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Wednesday, April 25, 2012

Singer and Aiden


Singer’s best friend in Minnesota was Aiden, a young male Irish setter. They used to run together through the pines, weaving in and out, in an intricate pattern that only they knew how to create. And recreate, day after day.

Aiden would dash out of the kennel first, daring Singer to follow him. She took him up on the call every time, her paws scrabbling on the concrete kennel, anxious to run. He would glance back at her, and just seeing her follow gave him a charge of energy, boosting his pace. The wind carried their ears aloft like birds swiveling sideways in a head wind. She tucked her head down and sped up to his side, then he sharply turned to the left among a copse of pine trees, and expertly jumped over a rotting log. Her feet turned also, and she was soon right beside him again. Their noses twitched as they entered this small forest, bursting with animal, decaying plant and other verdant scents. Singer became distracted and slowed a little. Aiden was right up ahead, but he turned to see if Singer was still following.

Then the bewitching scent of squirrel seizes Singer by the neck, as if a giant leash were snapped taut around her neck. Now her head is set back a few degrees, her body frozen in a graceful attentive posture--tail up, one forepaw held up, and she begins to mesmerize. Out of the periphery, she sees Aiden, nose to the ground as he tries to follow a scent. Her body is still but her nose shivers as it becomes flooded with the delicious scent of squirrel. It makes her heart tremble with joy, but she keeps those secrets hidden as she concentrates.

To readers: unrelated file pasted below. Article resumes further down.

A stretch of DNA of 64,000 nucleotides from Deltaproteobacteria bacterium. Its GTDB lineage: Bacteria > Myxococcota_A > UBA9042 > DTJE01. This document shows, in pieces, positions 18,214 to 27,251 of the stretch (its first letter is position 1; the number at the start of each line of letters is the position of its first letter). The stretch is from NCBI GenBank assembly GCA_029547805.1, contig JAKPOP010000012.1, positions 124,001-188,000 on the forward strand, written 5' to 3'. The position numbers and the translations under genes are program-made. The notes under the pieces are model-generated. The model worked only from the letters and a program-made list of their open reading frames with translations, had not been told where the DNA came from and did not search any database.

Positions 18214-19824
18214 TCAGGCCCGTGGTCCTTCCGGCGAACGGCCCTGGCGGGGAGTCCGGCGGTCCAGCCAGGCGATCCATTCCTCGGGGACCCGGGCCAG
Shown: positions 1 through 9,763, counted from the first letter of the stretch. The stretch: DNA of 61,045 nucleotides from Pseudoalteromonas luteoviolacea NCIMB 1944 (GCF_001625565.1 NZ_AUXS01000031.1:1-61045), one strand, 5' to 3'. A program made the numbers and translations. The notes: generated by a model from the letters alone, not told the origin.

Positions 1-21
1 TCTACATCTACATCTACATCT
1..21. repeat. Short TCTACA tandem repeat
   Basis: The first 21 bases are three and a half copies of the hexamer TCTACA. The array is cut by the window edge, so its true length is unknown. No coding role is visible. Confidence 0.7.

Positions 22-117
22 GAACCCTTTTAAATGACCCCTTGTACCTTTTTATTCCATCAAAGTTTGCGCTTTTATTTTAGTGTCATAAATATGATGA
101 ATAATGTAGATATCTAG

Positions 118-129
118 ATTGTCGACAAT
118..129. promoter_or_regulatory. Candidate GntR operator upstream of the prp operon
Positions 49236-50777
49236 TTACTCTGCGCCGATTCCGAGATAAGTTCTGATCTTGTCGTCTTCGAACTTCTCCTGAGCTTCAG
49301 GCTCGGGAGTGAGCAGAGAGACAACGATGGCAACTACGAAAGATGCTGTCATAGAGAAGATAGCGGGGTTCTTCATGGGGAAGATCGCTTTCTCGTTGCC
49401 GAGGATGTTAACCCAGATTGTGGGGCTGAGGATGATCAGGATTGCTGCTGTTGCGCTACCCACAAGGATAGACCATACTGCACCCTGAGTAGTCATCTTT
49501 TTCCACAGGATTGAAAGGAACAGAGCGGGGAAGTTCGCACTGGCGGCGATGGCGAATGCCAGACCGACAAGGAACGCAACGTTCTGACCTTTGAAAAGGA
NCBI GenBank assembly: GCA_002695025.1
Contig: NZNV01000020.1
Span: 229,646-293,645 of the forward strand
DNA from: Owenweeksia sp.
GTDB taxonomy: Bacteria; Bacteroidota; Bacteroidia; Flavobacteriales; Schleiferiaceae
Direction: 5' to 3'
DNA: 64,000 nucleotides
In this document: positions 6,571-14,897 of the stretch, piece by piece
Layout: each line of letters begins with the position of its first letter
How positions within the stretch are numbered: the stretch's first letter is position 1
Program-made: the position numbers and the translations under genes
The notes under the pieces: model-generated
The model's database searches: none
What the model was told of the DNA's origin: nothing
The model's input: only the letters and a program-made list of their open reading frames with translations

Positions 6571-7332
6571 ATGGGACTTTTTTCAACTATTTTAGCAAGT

The squirrel tries to make a dash for the large pine tree just ahead, and Singer gallops to catch it. She almost makes it, her bronze coat flashing in the patches of sun that skitters through the boughs, its delicate lacy texture splashed on the ground. Singer is so close, but the squirrel escapes by leaping halfway up the trunk and disappearing among the top branches. Singer puts one paw on the trunk of a nearby oak and tilts her head up, unwilling to let go.

Meanwhile, Aiden has followed the scent of rabbit out of the forest. He suddenly notices that his companion, his best friend, is not beside him. He looks back to see Singer, poised on the trunk of an oak, and shakes his head. This action slows him down considerably and he loses the rabbit. But no matter, his friend Singer has now started to run toward him, and he eagerly looks toward a field, where they will run companionably, side by side, noting the pleasant rush of smells in the wind until the sun sets later that afternoon.

Writer’s note:  This is a work of fiction. Any resemblance to actual or living characters is merely a coincidence. [Hah! That’s what I always say when I read this disclaimer…]




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